Annie walked into the kitchen with the empty teacups, “Good morning Rhonda, what a lovely way to wake up. I just dragged LJ away from the flamingos so he’s right behind me.”

Rhonda hugged Annie, and laughed, “Jim is the same way. We are so glad you two are here.  I want you to try my new favorite smoothie, it is made with Cherimoya, a fruit that is native to the Caribbean.  Tell me what it tastes like to you.”

Annie took a sip. “This is so yummy. I taste pineapple and banana. What is in it?

Rhonda nodded with a smile, “Cherimoya is considered one of the best tropical fruits. In fact, Mark Twain referred to it as “the most delicious fruit known to man,” And I agree. I combined it with tofu, lemon juice, and ice in a blender. Cherimoya contains potassium, and magnesium, which helps lower blood pressure, and vitamin C that supports our immune system. Its compounds help reduce chronic inflammation which lowers the risk of heart disease, diabetes, digestive issues, and cancer.”

Rhonda greeted LJ and handed him a smoothie. “I made this for Annie, I hope you like it.”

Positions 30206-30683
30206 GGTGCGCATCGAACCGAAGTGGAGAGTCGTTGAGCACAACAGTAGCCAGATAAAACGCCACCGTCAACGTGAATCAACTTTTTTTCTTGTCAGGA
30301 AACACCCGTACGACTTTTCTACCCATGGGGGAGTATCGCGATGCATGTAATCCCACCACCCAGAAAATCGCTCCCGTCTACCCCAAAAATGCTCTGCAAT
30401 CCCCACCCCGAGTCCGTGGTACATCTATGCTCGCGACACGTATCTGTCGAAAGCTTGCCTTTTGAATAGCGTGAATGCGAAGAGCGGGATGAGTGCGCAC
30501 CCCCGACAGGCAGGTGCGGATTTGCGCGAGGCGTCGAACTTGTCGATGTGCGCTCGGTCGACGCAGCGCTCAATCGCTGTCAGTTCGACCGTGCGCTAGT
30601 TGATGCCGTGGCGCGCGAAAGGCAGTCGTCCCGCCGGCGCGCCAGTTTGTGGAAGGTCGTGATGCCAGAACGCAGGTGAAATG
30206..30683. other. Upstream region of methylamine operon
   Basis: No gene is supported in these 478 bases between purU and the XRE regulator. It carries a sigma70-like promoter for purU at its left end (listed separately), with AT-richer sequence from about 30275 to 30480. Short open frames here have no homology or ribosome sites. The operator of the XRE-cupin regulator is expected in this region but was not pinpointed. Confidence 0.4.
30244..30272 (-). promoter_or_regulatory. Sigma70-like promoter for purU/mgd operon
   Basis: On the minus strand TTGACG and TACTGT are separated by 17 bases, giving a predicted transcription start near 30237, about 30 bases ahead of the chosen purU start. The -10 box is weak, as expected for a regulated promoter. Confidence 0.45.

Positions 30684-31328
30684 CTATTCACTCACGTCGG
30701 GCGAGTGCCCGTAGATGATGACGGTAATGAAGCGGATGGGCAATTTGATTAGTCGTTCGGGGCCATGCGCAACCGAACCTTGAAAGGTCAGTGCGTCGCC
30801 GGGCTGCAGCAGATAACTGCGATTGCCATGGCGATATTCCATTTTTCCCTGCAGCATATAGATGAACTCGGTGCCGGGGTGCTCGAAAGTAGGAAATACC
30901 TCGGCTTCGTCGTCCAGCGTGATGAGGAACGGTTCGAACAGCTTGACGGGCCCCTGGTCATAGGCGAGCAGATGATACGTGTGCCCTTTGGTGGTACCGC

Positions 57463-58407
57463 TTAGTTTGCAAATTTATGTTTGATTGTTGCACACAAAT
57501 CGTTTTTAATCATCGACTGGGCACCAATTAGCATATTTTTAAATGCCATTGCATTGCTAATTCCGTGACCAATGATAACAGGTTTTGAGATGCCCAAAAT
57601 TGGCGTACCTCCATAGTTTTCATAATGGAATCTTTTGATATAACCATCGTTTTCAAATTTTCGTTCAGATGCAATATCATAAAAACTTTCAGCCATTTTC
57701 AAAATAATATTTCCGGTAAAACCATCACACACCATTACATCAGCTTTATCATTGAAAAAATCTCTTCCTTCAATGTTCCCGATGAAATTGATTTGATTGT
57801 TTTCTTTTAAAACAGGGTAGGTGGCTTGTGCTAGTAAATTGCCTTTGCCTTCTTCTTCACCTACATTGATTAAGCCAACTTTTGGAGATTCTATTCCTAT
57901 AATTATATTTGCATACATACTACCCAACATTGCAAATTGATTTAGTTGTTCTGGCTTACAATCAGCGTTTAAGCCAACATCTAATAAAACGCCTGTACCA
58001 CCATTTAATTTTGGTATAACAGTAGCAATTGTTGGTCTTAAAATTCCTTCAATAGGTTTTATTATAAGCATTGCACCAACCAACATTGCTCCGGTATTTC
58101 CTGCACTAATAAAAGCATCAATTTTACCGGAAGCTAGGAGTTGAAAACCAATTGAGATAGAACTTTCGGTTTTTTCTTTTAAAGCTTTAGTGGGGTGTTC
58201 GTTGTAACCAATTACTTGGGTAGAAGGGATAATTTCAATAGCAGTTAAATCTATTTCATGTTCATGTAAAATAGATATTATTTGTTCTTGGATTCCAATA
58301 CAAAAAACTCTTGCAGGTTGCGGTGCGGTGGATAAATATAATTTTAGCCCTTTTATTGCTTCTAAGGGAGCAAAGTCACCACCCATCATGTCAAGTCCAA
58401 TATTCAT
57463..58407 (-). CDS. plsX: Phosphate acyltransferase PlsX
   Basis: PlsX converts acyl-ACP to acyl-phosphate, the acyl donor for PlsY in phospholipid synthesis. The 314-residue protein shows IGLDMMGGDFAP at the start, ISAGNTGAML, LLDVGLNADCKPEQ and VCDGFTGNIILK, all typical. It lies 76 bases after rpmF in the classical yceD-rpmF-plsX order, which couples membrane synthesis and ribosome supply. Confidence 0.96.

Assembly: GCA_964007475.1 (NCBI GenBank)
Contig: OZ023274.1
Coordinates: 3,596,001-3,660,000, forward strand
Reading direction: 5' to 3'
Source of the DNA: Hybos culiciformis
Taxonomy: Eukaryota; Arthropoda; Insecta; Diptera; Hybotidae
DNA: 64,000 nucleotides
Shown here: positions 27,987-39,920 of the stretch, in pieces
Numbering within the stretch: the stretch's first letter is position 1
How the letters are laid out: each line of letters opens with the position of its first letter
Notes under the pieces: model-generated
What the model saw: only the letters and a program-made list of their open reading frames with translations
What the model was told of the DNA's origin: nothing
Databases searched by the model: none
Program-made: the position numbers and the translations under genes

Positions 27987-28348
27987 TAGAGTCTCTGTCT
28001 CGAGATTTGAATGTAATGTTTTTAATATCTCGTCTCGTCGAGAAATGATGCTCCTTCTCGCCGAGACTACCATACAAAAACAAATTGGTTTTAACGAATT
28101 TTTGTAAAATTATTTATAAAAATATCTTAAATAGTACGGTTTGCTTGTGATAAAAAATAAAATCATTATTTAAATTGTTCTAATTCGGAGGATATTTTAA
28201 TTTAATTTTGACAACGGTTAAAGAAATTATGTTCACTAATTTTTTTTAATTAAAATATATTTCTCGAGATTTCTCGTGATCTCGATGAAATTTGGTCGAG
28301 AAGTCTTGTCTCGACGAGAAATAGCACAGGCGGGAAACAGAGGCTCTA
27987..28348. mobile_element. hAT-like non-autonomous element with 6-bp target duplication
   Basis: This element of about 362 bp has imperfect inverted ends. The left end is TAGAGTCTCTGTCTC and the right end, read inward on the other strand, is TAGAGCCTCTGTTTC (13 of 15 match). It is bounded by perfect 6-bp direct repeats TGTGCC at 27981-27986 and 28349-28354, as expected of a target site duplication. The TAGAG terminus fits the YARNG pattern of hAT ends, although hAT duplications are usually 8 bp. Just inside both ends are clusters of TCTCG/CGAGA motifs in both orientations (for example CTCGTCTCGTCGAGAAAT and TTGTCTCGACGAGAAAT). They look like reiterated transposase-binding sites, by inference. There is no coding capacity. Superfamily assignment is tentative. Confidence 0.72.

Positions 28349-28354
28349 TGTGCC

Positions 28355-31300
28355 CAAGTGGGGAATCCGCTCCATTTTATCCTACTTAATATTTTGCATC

He took a delightful sip. Annie explained what they were enjoying as Jim and Rhonda began bringing platters of food to the table.

“Breakfast is served,” announced Jim.

Each took a seat at the table. After expressing gratitude, they began passing the food around.

Jim held a platter of what looked like scrambled eggs for Annie, “This is Ackee, and
Saltfish
, Jamaica’s national fruit and dish. Ackee looks like scrambled eggs when it is cooked. Once it is ripe and the scarlet skin opens naturally, you remove the toxic seed, pick out its pegs, boil them in saltwater, and then they are ready to be combined with other foods, in this case, it is saltfish, but in West African countries, where it originated it is eaten raw, fried or mixed in soups.”